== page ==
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Deploying Grid Services Using Apache Hadoop
 

Deploying Grid Services Using Apache Hadoop

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An old presentation on how Yahoo! (at that point in time) had Hadoop deployed and some of our future infrastructure ideas.

An old presentation on how Yahoo! (at that point in time) had Hadoop deployed and some of our future infrastructure ideas.

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  • You don’t log into thousands of nodes to run a job, so then you install clustering software, but that isn’t that interesting unless you have data to go with it. Now that you have a lot of data, you need some place to interact with that data and you need to have the tools and know-how to actually do your work.
  • three things that a mapreduce developer needs to provide: two functions and the set of inputs. inputs are generally large--think terabytes. reducer functions will generally produce multiple output files. all of this is happening in parallel. think of cat asterisk | grep | sort | uniq, but being running over tens, hundreds, thousands of machines at once.
  • so in hadoop land, the combination of the map function, the reduce function, and the list of inputs constitutes ‘a job’. this job is submitted by our user, who we’ll call jerry, to this entity called the job tracker. the job tracker is typically configured so that it is on a dedicated machine in larger clusters or on a machine that might be shared with other hadoop framework dedicated processes on smaller clusters. anyway, the job tracker takes our job, splits all of the tasks up and hands it to processes called task trackers. task trackers live on every ‘worker’ node in the cluster. these task trackers basically watch the individual tasks and reports back to the job tracker the status of the tasks. if a task fails, the job tracker will try to reschedule that task.
  • Hadoop also includes a distributed file system. some key points here. clients, like the process being run by our user jerry pulls metadata from a process called the name node and the actual data from a process called the data node. The data node reads the data from local storage, typically stored on multiple “real” file systems on the host machine, such as ext3, zfs, or ufs.
  • before we get into what we’ve done to turn hadoop into a grid service, a bit of a warning. in some cases, the configurations and solutions we’re using are meant to scale to really large numbers of jobs and/or nodes and/or users. for your own installation, a lot of this just might be overkill. so don’t take this as “the” way to use hadoop. instead, view this as “a” way. and, in fact, you’ll discover that amongst the existing hadoop community, we’re on the extreme end of just about everything.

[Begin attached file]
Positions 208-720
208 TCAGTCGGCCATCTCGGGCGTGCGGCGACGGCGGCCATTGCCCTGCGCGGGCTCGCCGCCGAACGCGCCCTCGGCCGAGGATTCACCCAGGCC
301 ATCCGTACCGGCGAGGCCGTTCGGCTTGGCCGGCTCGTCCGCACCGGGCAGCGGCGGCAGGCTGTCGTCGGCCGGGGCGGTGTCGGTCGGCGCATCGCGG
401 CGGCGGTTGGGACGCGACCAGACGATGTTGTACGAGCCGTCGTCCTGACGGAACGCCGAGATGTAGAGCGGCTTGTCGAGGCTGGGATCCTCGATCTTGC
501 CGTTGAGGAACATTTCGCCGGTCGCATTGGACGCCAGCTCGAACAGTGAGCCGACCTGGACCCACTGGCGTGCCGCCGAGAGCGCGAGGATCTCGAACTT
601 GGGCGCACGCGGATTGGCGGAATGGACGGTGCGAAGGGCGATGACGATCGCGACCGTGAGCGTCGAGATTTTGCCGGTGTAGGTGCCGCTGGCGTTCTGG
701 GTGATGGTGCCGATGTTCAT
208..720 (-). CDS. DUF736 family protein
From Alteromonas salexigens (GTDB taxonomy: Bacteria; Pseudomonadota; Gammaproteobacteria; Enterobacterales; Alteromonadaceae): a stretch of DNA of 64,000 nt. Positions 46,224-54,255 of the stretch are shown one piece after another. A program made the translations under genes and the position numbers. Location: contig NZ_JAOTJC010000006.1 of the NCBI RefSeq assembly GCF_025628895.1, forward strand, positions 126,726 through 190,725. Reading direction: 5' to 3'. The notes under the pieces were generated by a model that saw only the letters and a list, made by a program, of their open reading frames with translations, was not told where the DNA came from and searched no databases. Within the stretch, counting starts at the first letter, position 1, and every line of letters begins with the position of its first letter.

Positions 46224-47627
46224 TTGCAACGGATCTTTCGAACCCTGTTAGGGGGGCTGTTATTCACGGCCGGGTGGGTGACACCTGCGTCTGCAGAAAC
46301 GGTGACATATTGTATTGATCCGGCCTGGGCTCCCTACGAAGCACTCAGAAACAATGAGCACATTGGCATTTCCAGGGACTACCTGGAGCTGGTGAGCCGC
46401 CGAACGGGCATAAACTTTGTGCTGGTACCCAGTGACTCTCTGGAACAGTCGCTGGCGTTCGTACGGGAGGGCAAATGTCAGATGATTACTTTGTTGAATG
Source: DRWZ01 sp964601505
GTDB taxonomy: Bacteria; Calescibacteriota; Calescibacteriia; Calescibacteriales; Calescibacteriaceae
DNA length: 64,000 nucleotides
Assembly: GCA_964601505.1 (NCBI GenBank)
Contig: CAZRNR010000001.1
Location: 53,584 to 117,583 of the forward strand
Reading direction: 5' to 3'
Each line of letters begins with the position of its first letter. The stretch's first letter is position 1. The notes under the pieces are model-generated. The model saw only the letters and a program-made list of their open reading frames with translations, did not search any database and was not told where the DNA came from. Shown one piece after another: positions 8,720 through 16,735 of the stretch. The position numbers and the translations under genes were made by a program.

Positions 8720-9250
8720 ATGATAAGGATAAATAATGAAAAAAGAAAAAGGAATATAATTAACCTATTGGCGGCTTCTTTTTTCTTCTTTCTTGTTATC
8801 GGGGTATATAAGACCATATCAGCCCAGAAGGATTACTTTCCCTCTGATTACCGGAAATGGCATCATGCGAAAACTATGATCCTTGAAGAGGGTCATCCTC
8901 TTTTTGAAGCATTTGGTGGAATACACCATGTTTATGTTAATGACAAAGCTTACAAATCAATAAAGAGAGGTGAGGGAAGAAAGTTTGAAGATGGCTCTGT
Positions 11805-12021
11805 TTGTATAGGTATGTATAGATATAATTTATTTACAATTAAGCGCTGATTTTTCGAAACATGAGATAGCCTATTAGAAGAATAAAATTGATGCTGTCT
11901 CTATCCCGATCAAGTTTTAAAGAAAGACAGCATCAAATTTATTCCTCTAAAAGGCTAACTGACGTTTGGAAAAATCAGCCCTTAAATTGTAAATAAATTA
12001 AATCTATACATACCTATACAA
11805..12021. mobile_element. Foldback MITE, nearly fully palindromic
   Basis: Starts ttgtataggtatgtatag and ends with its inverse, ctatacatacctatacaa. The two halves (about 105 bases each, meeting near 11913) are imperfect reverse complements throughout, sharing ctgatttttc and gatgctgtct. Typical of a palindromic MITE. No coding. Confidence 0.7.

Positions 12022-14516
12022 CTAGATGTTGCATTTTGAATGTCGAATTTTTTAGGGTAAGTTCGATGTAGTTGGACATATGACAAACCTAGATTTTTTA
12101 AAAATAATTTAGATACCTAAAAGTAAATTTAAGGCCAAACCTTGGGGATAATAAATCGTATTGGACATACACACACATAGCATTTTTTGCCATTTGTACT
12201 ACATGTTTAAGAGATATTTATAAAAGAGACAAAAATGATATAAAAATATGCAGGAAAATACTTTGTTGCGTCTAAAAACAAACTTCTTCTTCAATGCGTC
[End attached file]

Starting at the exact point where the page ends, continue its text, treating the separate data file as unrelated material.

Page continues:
• so given the previous general outline of hadoop, how do yahoo!’s engineers access grid services? as i mentioned earlier you can’t log into thousands of machines. instead, we provide a landing zone of sorts that users log into to launch their jobs and do other grid-related work. we call these machines gateways. gateway nodes are geared towards solving two problems: reduce development time by providing fast access to the grid and to provide some security, especially against accidental data leaks. currently, hadoop doesn’t have a very strong security model, so it takes some extra work outside of the hadoop configuration to make it somewhat protected from intentional or even accidental exposure.
  • so if the users log into the gateways to launch jobs, where do the jobs actually run? we have similarly configured machines that we call the compute cluster. the compute cluster nodes and the name node associated with that cluster are provisioned such that they are both HDFS and MR machines. We try to keep the machines relatively homogenous to cut down on the amount of custom configuration. so while i list the specs for the hardware that we use, note that on a given compute cluster, they will all generally have the same exact same configuration. the one big exception is the name node. since more memory means more and larger files, we make it a bit beefier in order to have a bigger HDFS.
  • so now we know where a user does the work, and the configuration of the nodes that do that work, but how does the user submit a job to the system? because of the number of users and the types of jobs they submit we ran into a bit of a problem. hadoop’s built-in scheduler just isn’t that advanced. there is no guarantee of job isolation or service levels or any of those other tools that admins like to utilize. we clearly had to do something in the interim to get us over this bump in the road. the obvious and quick answer was to look at what the HPC people were doing.
  • Enter Hadoop on Demand or HoD. It utilizes as the basis of its system a set of applications called torque and maui. by using HoD in combination with torque and maui we get those important features like job isolation, but at a pretty big cost. We lost some significant functionality, gained quite a bit of complexity, and even worse, lost a significant amount of efficiency due to nodes that weren’t able to be utilized for other work even though they were idle. to that end, the hadoop development community is looking at what can be done to provide this sort of functionality into the hadoop scheduling system. so if you are interested in those sorts of problems, please help contribute. :) [If it gets asked: why not condor? Had to choose something, and torque was simpler, with a fairly centralized administration system and widespread adoption in the HPC community.]
  • to give you an idea of the system works and some of the problems assoicated with it, lets take a look at three users using a 12 node cluster. our first user sue requests 4 nodes. 1 node goes to run her private job tracker. the remaining three nodes are used to run her task. so, sue has her job up and running and then jerry comes along. he needs a bit more computing power, so he requests 5 nodes. 1 node for the job tracker and 4 nodes for the task tracker. at this point, we only have two nodes free, since one node is being used for the name node. now david comes along. he’s a bit of a power user, so he needs 6 nodes. one node for his job tracker and 5 nodes for his task trackers. but since there are only two nodes completely free, he has to wait. if sue and jerry’s jobs are using only a single reducer or a single mapper, those other nodes might actually be free. but since we dedicate every machine for the lifetime of the entire job, david may be waiting for resources that are actually free.